Crime

Scottsdale Prosecutors Seek to Revoke Baked Alaska's Release Due to Capitol Livestream

Anthime Gionet, aka Baked Alaska, livestreamed himself inside the U.S. Capitol during the riot.
Anthime Gionet, aka Baked Alaska, livestreamed himself inside the U.S. Capitol during the riot. Screenshot
Scottsdale prosecutors are seeking to revoke the pre-trial release of an alt-right livestreamer after he posted a video of himself at last week's U.S. Capitol riot.

Anthime Joseph Gionet, a former BuzzFeed employee also known as Baked Alaska, is known for his livestreamed videos in which he has marched with white supremacists at Charlottesville and hung out with neo-Nazi blogger Andrew Anglin. The Southern Poverty Law Center has labeled him a white nationalist.

Most recently, Gionet broadcast video of himself in Speaker of the House Nancy Pelosi's office during the deadly insurrection that sought to overturn the results of the presidential election by storming the U.S. Capitol. The widely reported video shows Gionet mingling with the rioters and posing with a phone in Pelosi's office before eventually being ejected by riot police.
One problem for Gionet: he is currently facing charges that he maced a bouncer who kicked him out of Giligin's Bar And Shrimp Hut in Scottsdale last month. The incident, also caught on a livestream by one of his associates, led to him spending the night in jail and catching misdemeanor charges of assault, disorderly conduct, and criminal trespassing.

Gionet was released without bail, but Scottsdale prosecutors said in a filing Friday that a condition of release was that he stay in the state of Arizona and continue to follow the law. They're asking a judge to revoke his release for violating those clauses.

"The city prosecutor’s office became aware of his presence at the Capitol, reviewed his release conditions, and determined that he had violated them," said Kelly Corsette, a city spokesperson.

While many other publicly identified participants in the riot have been charged with trespassing or violent acts, Gionet does not appear to have been charged in connection to the incident as of Tuesday, according to federal court records. A spokesperson for the Phoenix FBI field office referred questions to the national office in D.C., which did not respond.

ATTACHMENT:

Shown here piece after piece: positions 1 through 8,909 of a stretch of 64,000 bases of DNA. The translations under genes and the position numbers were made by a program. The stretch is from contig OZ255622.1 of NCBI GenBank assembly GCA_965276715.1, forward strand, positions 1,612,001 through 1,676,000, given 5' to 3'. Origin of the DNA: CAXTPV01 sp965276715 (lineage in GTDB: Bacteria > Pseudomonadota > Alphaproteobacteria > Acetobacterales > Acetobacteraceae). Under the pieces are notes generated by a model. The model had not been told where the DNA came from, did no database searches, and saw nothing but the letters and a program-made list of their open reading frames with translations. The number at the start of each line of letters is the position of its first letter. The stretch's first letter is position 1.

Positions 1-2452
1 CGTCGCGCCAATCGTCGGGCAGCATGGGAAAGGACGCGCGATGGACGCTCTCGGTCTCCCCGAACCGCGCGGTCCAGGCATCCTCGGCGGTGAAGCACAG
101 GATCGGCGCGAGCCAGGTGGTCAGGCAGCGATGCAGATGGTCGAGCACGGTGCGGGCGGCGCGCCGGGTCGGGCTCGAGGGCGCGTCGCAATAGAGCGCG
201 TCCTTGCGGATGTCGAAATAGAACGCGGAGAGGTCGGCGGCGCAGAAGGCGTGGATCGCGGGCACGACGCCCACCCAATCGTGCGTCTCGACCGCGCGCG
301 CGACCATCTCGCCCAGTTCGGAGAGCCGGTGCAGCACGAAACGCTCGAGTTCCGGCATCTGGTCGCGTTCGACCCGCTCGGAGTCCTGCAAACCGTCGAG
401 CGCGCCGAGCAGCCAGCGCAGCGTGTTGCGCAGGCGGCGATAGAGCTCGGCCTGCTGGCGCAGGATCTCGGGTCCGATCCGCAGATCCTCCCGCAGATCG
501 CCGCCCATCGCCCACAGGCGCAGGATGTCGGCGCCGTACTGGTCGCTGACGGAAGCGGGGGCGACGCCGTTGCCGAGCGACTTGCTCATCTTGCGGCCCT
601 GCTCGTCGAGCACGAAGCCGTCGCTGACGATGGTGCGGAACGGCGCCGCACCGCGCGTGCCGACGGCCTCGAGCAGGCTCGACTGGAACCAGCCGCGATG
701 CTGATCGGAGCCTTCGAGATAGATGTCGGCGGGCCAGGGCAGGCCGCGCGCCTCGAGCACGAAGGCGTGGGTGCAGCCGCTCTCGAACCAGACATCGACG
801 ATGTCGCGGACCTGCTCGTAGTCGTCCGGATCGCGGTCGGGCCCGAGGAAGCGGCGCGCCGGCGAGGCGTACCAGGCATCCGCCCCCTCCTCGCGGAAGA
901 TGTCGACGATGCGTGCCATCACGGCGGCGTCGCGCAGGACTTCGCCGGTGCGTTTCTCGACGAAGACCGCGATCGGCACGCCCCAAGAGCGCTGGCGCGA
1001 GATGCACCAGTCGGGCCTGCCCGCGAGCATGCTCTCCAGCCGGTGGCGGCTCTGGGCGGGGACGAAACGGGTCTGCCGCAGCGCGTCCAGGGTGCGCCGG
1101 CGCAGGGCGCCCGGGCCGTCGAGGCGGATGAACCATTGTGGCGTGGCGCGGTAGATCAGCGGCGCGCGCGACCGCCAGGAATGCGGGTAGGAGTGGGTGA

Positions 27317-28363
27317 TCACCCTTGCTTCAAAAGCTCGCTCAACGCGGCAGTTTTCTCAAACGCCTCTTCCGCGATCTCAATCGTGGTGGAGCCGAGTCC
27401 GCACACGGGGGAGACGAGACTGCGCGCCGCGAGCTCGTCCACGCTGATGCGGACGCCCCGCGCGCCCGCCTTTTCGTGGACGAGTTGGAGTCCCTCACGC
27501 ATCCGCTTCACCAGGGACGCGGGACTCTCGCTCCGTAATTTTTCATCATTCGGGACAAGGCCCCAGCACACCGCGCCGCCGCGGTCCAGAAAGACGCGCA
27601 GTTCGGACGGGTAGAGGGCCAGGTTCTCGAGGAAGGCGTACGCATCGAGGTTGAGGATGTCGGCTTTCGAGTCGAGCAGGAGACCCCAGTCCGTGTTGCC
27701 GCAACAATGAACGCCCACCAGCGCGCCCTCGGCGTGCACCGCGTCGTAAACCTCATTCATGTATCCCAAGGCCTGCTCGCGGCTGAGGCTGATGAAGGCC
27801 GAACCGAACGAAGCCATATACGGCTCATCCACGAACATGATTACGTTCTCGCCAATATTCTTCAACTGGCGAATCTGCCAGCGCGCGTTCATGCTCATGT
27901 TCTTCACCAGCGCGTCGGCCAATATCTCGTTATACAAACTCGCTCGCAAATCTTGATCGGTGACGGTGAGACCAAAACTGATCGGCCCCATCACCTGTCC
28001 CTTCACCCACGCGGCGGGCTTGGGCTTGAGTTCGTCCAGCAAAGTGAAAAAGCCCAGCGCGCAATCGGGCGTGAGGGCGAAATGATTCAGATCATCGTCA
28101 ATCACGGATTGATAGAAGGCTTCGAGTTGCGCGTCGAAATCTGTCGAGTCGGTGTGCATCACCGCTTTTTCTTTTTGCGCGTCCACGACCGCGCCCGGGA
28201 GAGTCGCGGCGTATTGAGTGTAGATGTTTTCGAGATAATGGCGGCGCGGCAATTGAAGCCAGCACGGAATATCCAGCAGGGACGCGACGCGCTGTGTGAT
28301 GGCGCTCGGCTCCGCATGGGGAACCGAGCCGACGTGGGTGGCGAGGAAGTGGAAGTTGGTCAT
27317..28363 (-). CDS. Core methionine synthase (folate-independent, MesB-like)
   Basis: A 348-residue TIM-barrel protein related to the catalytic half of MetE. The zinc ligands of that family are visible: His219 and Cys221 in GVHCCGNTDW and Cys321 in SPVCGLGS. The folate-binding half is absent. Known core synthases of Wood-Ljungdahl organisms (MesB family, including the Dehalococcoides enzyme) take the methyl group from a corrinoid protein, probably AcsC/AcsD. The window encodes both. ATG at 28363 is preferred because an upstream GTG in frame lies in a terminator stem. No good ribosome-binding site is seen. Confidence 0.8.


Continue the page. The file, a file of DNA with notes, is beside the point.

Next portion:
In an odd twist, Gionet may also face charges in connection to vandalism at the Arizona Capitol.

A video of the incident, shared by a Reddit user the weekend before Christmas and allegedly taken from one of Gionet's livestreams, shows a livestreamer tearing down a "Happy Chanukah" sign attached to a menorah erected in front of the Arizona Capitol.

"No more 'Happy Hanukah,' only 'Merry Christmas,'" says the man, who sounds like Gionet.

Arizona Department of Public Safety spokesperson Bart Graves said Tuesday that the department plans to send a criminal damage charge against Gionet to Maricopa County prosecutors to review in connection with the vandalism.

It wouldn't be the first time Gionet was connected to antisemitism. Apart from his dalliances with white supremacists, he has posted a meme of person in a gas chamber, tweeted a neo-Nazi slogan, and is a regular companion of Holocaust denier Nick Fuentes. Banned from an ever-increasing number of social media sites, Gionet has turned to escalating antics to draw in viewers. The attack on the Scottsdale bouncer was just the culmination of a string of incidents where he antagonized people before deploying pepper spray, a pattern that emerged after his harassment of service employees saw him banned from YouTube over the summer.

Following the invasion of the Capitol, Gionet's preferred streaming service, DLive, came under scrutiny for allowing him to profit. An Elon University professor told extremist-watchers at the Southern Poverty Law Center that Gionet made a minimum of $222 in tips during the insurrection and presumably more in donations. The center reports that Fuentes made as much as $43,000 from the service over just two months last year.

The two have since been suspended from the streaming site and their videos removed.

Gionet's local attorney, Zach Thornley of MayesTelles PLLC, declined Monday to comment on the petition or the menorah incident.

A hearing on Scottsdale prosecutors' motion to revoke Gionet's release is scheduled for Thursday at 2:00 p.m.

If convicted on the assault charge, Gionet faces a maximum of six months imprisonment.
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Erasmus Baxter is a staff writer for Phoenix New Times.
Contact: Erasmus Baxter